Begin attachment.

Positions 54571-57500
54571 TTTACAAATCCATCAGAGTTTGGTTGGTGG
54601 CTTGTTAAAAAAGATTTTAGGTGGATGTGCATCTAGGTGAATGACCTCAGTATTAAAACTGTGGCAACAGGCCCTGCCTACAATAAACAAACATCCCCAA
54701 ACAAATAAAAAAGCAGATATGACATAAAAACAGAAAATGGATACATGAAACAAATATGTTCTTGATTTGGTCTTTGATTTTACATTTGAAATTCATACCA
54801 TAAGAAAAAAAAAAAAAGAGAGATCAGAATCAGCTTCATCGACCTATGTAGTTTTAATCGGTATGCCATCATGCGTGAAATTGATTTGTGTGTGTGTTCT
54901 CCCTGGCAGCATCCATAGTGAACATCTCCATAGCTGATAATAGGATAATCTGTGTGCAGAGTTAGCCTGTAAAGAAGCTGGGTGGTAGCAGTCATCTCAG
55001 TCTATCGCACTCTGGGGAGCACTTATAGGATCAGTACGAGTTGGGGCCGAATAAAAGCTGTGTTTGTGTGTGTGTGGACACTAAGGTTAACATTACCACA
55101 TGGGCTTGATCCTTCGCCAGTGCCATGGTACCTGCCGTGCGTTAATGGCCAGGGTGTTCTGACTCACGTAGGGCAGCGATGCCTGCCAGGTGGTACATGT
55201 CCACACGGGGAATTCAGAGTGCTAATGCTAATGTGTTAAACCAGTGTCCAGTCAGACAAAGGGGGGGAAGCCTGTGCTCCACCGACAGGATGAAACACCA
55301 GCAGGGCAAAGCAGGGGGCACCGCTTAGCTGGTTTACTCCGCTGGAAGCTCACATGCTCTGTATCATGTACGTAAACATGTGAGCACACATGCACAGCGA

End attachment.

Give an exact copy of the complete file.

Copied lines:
Positions 54571-57500
54571 TTTACAAATCCATCAGAGTTTGGTTGGTGG
54601 CTTGTTAAAAAAGATTTTAGGTGGATGTGCATCTAGGTGAATGACCTCAGTATTAAAACTGTGGCAACAGGCCCTGCCTACAATAAACAAACATCCCCAA
54701 ACAAATAAAAAAGCAGATATGACATAAAAACAGAAAATGGATACATGAAACAAATATGTTCTTGATTTGGTCTTTGATTTTACATTTGAAATTCATACCA
54801 TAAGAAAAAAAAAAAAAGAGAGATCAGAATCAGCTTCATCGACCTATGTAGTTTTAATCGGTATGCCATCATGCGTGAAATTGATTTGTGTGTGTGTTCT
54901 CCCTGGCAGCATCCATAGTGAACATCTCCATAGCTGATAATAGGATAATCTGTGTGCAGAGTTAGCCTGTAAAGAAGCTGGGTGGTAGCAGTCATCTCAG
55001 TCTATCGCACTCTGGGGAGCACTTATAGGATCAGTACGAGTTGGGGCCGAATAAAAGCTGTGTTTGTGTGTGTGTGGACACTAAGGTTAACATTACCACA
55101 TGGGCTTGATCCTTCGCCAGTGCCATGGTACCTGCCGTGCGTTAATGGCCAGGGTGTTCTGACTCACGTAGGGCAGCGATGCCTGCCAGGTGGTACATGT
55201 CCACACGGGGAATTCAGAGTGCTAATGCTAATGTGTTAAACCAGTGTCCAGTCAGACAAAGGGGGGGAAGCCTGTGCTCCACCGACAGGATGAAACACCA
55301 GCAGGGCAAAGCAGGGGGCACCGCTTAGCTGGTTTACTCCGCTGGAAGCTCACATGCTCTGTATCATGTACGTAAACATGTGAGCACACATGCACAGCGA